Are you thinking that healthy, happy relationships shouldn’t have these areas of disagreement? That would be an incorrect and unrealistic expectation. According to Sollee, marriage researchers have found that “every happy, successful couple has approximately ten areas of incompatibility or disagreement that they will never resolve.” That’s right, Never. So focusing on these areas may just keep you from enjoying the best parts of your relationship. And leaving your partner because you can’t agree on everything will likely lead to you being stuck with another partner who has ten different areas of incompatibility. (For second marriages, the biggest areas of disagreement are about children from earlier relationships.)

“Successful couples learn how to manage the disagreements and live life ‘around’ them—to love in spite of their areas of difference, and to at least develop understanding and empathy for their partner’s positions,” explains Sollee. They also learn to welcome and embrace change, and to lovingly negotiate with one another.

Sollee says the skills for handling disagreement and conflict and for integrating change and expressing love, intimacy, sex, and appreciation can all be learned, for example through educational courses. Gaining or improving these skills will not only improve your marriage, it will allow you to provide a positive model for your family and friends, and particularly your children, who learn most through your example.

What Factors Make Your Marriage Less Likely to Last?

Love isn’t enough for a marriage to succeed, say researchers from the Australian National University, who followed 2,500 couples for six years to learn which couples stayed together and which did not.

First, the factors which do NOT seem to impact a marriage’s success rate:

  • How many children a couple has
  • Whether or not the wife works
  • The number of years the couple is employed

The factors that played a significant part in whether marriages lasted were:

  • Second/third marriages—90% are likely to separate or divorce.
  • Age—If a man is under 25 when he marries, or is nine or more years older than his wife, the marriage is twice as likely to fail as if the man is older than 25 or closer to his wife’s age.
  • Blended families—Of those who marry with children from prior relationships, 20% end up divorced.
  • Desire for children—If the woman’s desire for children is much stronger than a man’s, the marriage is unlikely to succeed.
  • Parents’ relationships—Children of divorce had a 17% divorce rate, versus 10% divorce rate for those from intact families.
  • Smoking—Having one smoker in a marriage increases the likelihood of divorce.
  • Money—16% of self-reported poor couples in which the man was unemployed broke up, while 9% of those with comfortable bank accounts divorced.

If one or more of these factors is a concern for your marriage, don’t be pessimistic about your relationship. Instead, discuss it with your partner and seek tools or support for any areas of concern. But if you haven’t married yet, and your fiancé is a 22-year-old unemployed smoker, he has two children from a previous marriage, and he doesn’t want any more children (and you do), think long and hard about it.

What do you think about marriage statistics? Do you give them any credence or do you feel your relationship is unique and not impacted by outside trends?

Protect Your Marriage from an Emotional Affair

While you may be confident that your marriage isn’t at risk for a sexual affair, you may be blind to the very real and harmful risks of an emotional affair. A recent article posted by CNN.com and Oprah.com describes emotional affairs, which lack physical intimacy but do involve some secrecy, deception and betrayal.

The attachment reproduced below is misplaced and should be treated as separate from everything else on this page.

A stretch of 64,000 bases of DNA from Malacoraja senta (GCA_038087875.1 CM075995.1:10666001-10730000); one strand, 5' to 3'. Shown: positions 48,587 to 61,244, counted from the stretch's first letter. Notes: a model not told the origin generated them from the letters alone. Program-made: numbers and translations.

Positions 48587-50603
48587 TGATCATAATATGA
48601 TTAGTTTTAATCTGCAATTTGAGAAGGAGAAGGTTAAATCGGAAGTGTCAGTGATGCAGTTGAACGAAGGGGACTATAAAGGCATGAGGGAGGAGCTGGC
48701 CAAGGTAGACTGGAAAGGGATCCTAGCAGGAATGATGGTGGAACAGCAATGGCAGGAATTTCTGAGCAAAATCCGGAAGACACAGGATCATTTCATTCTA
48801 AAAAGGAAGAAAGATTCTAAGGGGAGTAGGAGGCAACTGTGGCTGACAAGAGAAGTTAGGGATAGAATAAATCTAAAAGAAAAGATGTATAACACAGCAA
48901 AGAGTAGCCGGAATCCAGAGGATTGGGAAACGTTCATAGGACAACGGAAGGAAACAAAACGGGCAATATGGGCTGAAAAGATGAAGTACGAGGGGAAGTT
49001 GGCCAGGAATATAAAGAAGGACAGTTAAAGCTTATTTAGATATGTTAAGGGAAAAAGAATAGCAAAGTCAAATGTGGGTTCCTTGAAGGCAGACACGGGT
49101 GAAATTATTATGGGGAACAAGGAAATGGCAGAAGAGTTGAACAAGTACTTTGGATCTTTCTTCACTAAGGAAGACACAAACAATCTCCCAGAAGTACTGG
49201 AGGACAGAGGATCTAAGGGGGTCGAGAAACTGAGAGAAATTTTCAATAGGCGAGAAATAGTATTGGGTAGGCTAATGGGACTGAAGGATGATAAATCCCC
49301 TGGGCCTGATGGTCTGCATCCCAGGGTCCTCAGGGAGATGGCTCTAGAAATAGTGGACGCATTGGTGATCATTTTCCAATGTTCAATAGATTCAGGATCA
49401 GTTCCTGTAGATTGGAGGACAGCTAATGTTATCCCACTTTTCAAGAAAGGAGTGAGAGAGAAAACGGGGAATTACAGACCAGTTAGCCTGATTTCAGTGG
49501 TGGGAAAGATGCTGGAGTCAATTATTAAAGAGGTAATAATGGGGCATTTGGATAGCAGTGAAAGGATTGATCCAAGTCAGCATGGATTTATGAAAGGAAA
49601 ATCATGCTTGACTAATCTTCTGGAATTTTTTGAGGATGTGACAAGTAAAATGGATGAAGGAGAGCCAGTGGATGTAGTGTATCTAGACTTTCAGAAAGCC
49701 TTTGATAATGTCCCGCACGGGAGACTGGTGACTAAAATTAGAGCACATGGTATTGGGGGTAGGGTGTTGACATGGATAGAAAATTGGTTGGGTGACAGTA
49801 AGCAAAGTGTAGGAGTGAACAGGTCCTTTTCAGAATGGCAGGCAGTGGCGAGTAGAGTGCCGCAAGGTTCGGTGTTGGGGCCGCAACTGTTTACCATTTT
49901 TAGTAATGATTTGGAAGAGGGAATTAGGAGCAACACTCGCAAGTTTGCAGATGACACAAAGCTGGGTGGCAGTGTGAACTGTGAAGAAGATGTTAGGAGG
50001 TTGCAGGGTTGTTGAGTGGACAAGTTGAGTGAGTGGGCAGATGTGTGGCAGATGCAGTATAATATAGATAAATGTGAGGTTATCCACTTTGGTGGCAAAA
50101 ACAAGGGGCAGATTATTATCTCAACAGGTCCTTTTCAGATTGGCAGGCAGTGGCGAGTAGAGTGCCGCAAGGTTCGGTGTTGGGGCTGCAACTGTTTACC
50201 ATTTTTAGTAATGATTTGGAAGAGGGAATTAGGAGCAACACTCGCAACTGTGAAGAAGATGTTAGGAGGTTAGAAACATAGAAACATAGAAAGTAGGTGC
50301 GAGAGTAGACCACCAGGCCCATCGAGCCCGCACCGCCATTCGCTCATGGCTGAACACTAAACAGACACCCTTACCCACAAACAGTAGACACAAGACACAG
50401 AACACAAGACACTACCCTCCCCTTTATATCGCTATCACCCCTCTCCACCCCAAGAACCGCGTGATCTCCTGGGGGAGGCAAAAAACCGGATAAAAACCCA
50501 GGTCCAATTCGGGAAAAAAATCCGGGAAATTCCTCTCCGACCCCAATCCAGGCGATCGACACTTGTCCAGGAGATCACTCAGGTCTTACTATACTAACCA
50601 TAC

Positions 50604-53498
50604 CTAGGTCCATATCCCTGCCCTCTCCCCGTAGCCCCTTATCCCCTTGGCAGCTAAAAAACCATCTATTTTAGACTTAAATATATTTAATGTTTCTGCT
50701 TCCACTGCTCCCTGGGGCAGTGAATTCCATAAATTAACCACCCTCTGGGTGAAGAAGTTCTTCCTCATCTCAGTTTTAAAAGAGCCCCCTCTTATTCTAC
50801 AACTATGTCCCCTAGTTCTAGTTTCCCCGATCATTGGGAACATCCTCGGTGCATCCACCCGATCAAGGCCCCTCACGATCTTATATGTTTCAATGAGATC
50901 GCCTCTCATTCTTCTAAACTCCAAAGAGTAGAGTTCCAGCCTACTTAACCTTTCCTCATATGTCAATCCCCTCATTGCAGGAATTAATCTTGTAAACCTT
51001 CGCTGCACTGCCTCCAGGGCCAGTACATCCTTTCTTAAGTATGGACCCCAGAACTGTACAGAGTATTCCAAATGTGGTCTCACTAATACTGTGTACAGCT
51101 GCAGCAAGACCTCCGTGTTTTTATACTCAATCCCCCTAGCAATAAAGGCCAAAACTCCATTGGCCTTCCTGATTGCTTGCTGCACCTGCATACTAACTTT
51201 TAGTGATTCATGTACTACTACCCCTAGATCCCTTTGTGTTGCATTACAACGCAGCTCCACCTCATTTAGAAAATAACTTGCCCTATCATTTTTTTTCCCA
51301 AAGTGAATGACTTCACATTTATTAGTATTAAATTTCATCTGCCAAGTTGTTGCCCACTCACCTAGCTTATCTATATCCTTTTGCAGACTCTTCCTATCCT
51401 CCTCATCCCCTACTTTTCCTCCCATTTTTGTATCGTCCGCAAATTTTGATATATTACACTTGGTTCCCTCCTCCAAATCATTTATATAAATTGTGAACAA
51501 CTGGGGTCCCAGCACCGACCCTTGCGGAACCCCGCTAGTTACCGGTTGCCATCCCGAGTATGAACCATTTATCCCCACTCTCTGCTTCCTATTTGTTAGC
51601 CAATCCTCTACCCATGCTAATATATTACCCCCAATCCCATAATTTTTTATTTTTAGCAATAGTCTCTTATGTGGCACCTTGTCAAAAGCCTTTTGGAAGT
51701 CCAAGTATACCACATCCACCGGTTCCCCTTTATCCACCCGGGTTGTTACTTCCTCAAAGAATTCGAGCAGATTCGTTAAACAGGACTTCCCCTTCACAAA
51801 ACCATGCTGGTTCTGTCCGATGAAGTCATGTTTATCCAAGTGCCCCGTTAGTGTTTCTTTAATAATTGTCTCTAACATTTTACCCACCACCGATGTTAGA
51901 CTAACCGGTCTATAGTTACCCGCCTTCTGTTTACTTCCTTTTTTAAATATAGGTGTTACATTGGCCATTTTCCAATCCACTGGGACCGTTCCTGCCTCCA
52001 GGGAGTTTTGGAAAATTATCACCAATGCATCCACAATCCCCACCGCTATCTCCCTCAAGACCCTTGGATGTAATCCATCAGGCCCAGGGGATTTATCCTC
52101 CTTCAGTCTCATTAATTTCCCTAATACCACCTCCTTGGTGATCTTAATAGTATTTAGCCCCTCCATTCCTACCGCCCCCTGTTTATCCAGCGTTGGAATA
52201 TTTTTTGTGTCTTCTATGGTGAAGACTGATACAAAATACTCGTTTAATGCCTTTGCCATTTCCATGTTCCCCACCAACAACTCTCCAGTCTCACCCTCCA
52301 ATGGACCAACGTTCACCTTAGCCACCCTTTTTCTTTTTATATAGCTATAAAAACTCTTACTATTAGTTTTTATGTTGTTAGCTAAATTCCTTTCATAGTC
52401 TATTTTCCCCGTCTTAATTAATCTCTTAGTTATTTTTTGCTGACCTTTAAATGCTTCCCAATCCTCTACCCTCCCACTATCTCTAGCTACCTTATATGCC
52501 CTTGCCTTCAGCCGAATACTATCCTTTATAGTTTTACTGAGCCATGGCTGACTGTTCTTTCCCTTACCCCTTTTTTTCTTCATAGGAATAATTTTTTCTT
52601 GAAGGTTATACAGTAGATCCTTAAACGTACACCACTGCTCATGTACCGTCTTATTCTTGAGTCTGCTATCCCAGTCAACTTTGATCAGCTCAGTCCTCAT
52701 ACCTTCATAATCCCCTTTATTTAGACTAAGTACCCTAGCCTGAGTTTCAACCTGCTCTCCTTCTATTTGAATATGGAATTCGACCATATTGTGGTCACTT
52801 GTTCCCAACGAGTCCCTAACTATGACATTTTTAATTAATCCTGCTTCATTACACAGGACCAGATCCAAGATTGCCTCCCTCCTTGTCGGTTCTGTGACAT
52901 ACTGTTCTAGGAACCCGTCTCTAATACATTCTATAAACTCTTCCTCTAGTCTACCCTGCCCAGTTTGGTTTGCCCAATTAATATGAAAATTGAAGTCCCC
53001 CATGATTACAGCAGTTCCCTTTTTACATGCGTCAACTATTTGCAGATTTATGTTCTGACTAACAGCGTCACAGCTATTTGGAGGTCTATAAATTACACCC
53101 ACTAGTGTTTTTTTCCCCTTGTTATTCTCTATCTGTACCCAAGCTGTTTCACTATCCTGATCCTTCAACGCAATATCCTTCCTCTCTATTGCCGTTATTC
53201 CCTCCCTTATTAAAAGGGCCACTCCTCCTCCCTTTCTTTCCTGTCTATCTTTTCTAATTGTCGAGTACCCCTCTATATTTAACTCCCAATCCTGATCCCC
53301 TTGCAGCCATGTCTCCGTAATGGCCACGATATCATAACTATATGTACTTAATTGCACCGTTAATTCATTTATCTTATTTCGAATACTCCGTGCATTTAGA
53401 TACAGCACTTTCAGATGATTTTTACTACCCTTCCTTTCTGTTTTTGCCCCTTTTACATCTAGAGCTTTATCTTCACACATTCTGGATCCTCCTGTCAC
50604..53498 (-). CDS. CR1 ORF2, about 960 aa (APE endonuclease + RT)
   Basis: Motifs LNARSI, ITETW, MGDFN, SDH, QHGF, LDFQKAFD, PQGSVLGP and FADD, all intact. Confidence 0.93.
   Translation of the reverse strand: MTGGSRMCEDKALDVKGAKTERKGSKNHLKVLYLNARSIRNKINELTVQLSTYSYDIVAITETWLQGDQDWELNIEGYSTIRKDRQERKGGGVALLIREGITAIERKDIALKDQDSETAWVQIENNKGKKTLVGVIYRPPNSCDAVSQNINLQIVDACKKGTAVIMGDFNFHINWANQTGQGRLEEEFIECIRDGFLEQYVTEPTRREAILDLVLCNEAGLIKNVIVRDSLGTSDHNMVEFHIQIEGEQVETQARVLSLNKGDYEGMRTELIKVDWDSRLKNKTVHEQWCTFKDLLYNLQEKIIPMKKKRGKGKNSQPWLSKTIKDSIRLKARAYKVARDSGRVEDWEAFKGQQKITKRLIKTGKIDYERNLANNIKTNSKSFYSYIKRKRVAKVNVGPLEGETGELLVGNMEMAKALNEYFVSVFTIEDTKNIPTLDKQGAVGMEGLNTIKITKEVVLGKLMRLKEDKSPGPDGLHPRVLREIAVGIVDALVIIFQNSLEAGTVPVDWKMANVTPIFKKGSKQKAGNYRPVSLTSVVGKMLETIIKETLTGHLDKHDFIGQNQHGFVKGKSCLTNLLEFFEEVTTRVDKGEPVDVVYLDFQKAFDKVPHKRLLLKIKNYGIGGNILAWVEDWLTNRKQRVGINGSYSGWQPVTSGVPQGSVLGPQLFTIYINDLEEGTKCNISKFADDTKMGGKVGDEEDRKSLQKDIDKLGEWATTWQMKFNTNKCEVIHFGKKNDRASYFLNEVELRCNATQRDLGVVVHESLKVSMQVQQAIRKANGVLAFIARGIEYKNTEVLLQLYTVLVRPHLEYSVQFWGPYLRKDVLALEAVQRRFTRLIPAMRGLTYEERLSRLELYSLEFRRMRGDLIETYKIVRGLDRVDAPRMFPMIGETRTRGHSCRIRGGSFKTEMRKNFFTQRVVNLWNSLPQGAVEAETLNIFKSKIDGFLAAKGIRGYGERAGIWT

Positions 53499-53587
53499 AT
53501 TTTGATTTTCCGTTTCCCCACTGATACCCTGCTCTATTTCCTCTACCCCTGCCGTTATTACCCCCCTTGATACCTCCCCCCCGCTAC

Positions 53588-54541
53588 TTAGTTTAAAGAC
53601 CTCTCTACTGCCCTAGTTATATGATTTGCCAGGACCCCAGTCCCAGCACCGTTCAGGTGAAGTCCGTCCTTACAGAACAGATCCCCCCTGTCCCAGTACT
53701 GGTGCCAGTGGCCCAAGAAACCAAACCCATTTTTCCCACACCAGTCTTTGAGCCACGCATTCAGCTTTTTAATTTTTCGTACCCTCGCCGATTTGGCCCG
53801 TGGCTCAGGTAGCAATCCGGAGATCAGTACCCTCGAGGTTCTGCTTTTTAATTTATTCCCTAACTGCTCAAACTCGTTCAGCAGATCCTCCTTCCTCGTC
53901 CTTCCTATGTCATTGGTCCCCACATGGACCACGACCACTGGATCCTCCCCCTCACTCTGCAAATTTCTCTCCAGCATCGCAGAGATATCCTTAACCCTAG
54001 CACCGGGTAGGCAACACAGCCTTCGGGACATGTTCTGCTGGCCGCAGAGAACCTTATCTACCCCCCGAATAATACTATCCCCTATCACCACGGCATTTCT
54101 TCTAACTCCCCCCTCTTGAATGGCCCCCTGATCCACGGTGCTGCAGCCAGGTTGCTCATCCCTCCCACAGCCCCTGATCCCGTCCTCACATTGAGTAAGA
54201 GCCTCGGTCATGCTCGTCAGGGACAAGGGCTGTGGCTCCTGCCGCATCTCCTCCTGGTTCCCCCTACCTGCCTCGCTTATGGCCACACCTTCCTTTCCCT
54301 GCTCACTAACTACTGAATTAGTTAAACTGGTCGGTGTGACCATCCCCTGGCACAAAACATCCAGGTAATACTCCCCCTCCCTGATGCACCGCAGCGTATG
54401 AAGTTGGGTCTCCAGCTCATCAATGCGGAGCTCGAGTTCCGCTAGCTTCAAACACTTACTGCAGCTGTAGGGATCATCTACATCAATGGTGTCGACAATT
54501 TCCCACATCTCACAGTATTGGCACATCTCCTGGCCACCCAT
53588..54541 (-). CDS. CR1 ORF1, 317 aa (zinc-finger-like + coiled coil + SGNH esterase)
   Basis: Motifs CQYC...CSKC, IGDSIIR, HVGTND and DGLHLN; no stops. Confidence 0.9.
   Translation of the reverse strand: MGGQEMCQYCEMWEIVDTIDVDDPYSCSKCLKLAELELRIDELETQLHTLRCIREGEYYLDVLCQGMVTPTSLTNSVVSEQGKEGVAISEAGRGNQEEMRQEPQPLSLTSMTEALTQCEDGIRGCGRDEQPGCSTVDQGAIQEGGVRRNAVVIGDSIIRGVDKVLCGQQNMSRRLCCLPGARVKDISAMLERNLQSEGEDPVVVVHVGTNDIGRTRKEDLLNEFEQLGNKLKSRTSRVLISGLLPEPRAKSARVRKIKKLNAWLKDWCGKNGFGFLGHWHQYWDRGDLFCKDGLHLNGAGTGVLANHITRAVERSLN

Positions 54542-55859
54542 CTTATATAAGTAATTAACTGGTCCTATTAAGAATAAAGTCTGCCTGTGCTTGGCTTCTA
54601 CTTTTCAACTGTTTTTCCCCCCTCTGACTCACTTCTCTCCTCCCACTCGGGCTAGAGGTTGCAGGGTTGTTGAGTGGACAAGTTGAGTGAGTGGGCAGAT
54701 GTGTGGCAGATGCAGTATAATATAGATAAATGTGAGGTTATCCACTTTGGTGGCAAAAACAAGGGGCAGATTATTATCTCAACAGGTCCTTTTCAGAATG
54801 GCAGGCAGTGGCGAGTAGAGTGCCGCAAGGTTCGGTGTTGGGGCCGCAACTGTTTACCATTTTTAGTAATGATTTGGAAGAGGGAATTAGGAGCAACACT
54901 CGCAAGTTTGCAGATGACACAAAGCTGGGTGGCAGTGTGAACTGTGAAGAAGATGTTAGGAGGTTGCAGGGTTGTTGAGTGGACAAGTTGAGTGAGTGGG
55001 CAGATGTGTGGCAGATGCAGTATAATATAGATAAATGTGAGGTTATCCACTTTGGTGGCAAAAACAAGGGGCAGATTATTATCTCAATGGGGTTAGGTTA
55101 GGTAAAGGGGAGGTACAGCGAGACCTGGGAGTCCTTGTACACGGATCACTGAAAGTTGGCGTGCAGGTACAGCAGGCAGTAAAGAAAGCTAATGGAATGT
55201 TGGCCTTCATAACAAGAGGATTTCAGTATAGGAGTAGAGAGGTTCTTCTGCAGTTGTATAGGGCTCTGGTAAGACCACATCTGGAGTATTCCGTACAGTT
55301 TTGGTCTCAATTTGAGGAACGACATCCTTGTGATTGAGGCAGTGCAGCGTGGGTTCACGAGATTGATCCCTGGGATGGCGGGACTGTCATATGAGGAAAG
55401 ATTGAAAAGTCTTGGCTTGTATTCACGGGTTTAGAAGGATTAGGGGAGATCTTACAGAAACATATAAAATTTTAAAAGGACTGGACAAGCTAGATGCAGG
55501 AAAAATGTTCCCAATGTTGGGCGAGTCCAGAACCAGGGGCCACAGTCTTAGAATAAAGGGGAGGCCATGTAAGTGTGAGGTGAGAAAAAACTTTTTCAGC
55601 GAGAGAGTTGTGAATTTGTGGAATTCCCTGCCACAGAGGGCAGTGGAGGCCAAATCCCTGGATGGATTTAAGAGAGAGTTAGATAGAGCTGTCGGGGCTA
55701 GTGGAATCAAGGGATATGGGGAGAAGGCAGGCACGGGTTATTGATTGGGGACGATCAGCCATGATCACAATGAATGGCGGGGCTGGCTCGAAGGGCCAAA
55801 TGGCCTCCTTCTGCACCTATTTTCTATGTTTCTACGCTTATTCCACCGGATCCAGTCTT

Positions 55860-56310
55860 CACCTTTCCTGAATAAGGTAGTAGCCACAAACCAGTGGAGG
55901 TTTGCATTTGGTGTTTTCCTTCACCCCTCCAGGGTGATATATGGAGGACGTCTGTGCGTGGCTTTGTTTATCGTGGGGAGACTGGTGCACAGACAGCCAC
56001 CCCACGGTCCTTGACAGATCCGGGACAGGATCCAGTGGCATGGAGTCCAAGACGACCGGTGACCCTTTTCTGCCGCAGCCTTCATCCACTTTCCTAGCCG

Often an emotional affair can begin very innocently with a friendship from work, church or the neighborhood. A flirtatious online relationship can also develop into an emotional affair. Couples who are not emotionally connecting are at greatest risk of falling into an emotional affair with another person. This new connection brings about a fresh excitement, a spark, especially when someone you find attractive shows a sincere interest in you as a person and “gets” you even more than you feel your spouse does.

Emotional affairs may be on the rise. In the CNN article, psychiatrist Gail Saltz says, “Though emotional affairs have always been around, I’m seeing more of them among my clients than ever before. We’ve all grown so used to watching, reading, and hearing sexually suggestive material that there’s no longer an obvious verbal or physical line we think we’re crossing.”

She says a man and woman can be friends, but once they stop telling their partners how much time they’re spending together (including texting, phone calls or other communication), it becomes deceptive. Other signs of an emotional affair include making sure you look your best when you’re together and confiding more in this person than you do your spouse, or sharing that you are unhappy in your marriage or with your spouse.

Saltz says this kind of affair can be as harmful and difficult to overcome as a sexual affair. She advises that all contact with the “friend” needs to end, and the difficult marriage rebuilding needs to occur, ideally with professional help. The betrayal can be extremely difficult on the spouse, and cause a huge fracture in the marriage. The reasons for the affair (disconnect in the marriage) need to be addressed.

Preventing these inappropriate relationships is the best course, starting with maintaining open, honest communication with your spouse. “When a couple can’t express their feelings, concerns, and dreams, they’re both at risk for betrayal,” says Saltz. Secondly, avoid sharing too much personal information, especially with a member of the opposite sex. If you find someone attractive, keep some distance or engage with them only when your spouse is present.

“Any good marriage takes time, effort and emotional energy,” says Saltz, who says any marriage can fall into this trap. Would you risk your marriage with an emotional affair? Is there a relationship in your life that causes your heart to beat a little faster? Beware.